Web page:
Found Cities, Lost Objects at Leeds Art Gallery

Maja Lorkowska, Exhibitions Editor
An artwork featuring many rectangular mirrors with coloured frames. In the mirrors are the fractured reflections of a young woman with dark hair, in the act of taking a photograph of two other unidentifiable young women in a street.
Hannah Starkey, Mirror – Untitled, September 2015, 2015. Arts Council Collection, Southbank Centre, London. © the artist

Found Cities, Lost Objects at Leeds Art Gallery, Leeds Until 21 April 2024 Entrance is free — Visit now

Leeds Art Gallery invites viewers to explore the urban environment through the eyes of women and gender non-conforming artists in the show Found Cities, Lost Objects.

Curated by the superstar artist, curator and cultural activist Lubaina Himid, the exhibition addresses topics of power, urban safety and navigation as well as more intimate aspects like belonging. How are cities constructed to allow privileges to some and limit others? How do urban environments impact the way we make choices, and more broadly, shape our lives? Through the works on display, Himid asks if it is possible to envision an inclusive city where everyone would feel comfortable and welcome.

Found Cities, Lost Objects features works from the Arts Council Collection and Leeds Art Gallery’s collection together with works by artists based in Leeds and Yorkshire. You’ll find pieces from over 40 artists, from Phyllida Barlow to Cornelia Parker and Mona Hatoum.

Photographer Hannah Starkey’s poster image for the exhibition Mirror – Untitled, September 2015, shows a reflection in a wall of mirrored tiles, drawing attention to both the fragmentation of the city and the fleeting moment of pause when urban living usually happens in a hurry. As a photographer wandering the city, she is an embodiment of the concept of the ‘flâneuse’ – a female wandering observer.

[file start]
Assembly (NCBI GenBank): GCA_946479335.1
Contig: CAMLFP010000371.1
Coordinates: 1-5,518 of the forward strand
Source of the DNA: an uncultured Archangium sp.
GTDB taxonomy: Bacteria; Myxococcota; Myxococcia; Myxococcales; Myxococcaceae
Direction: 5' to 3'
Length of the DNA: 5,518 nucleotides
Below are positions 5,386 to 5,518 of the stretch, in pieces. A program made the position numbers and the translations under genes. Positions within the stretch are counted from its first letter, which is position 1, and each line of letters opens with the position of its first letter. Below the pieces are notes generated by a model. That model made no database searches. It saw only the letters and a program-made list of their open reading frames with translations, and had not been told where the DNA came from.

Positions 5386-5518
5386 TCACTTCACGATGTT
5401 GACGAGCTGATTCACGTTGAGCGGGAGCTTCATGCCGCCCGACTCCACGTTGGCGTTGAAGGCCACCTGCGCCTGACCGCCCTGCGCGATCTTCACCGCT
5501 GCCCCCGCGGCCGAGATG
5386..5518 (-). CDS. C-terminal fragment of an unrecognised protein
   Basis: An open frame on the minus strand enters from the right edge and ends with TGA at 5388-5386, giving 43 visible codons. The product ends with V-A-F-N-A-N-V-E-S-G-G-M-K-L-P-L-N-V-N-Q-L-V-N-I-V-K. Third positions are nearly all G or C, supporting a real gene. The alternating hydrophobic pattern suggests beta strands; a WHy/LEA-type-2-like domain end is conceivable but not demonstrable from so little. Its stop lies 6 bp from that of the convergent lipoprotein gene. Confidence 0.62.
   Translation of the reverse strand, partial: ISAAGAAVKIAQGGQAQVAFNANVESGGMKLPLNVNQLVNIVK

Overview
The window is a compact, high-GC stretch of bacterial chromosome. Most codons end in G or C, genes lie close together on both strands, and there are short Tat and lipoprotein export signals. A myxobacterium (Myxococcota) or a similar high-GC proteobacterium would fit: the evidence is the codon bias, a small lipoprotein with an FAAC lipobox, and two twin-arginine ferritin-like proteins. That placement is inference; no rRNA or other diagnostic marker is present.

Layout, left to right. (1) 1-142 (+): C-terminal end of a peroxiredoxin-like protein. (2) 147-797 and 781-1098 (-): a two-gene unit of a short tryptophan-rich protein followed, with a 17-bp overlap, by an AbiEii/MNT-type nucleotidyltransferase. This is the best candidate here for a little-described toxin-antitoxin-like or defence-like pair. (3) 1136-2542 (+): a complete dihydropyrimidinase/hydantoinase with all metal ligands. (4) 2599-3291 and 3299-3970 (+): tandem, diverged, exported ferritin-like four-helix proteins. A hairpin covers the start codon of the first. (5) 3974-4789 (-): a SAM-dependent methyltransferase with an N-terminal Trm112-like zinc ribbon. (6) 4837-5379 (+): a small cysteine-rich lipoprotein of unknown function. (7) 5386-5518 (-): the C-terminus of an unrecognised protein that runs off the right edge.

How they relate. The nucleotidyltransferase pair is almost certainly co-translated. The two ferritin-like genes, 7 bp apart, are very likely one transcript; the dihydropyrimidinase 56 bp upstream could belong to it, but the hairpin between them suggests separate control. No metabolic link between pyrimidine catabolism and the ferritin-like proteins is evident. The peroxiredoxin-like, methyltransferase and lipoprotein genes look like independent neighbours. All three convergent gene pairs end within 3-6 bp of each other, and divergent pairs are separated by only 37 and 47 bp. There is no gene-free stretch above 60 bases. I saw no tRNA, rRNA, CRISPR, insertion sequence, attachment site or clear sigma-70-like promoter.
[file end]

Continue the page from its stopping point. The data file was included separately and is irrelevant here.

Rebecca Chesney’s intimate collection of works entitled Future Landscapes include small paper collages showing houses and apartment blocks adrift in the sea, often terrifyingly close to hurricanes or eruptions. These works are quiet and unassuming in style yet scream with a very clear message – this is what our cities will look like if humans continue on the path we’re currently on. At first glance they may seem like delicate little landscapes but on closer inspection they gain monumentality.

Elsewhere, you’ll come across a number of films including Rhea Storr’s A Protest, A Celebration, A Mixed Message, a piece which considers forms of authority and carnival as a subversive form of protest. Storr takes a closer look at the visibility of Black and mixed-race bodies in rural spaces.

These are just a few highlights from a show that thoroughly examines the urban environment and the way it’s utilised and explored by its female and non-binary residents and visitors. Found Cities, Lost Objects previously travelled to Birmingham, Southampton and Bristol so don’t miss the chance to see it while on display in the North.

Found Cities, Lost Objects at Leeds Art Gallery, Leeds Until 21 April 2024 Entrance is free Visit now

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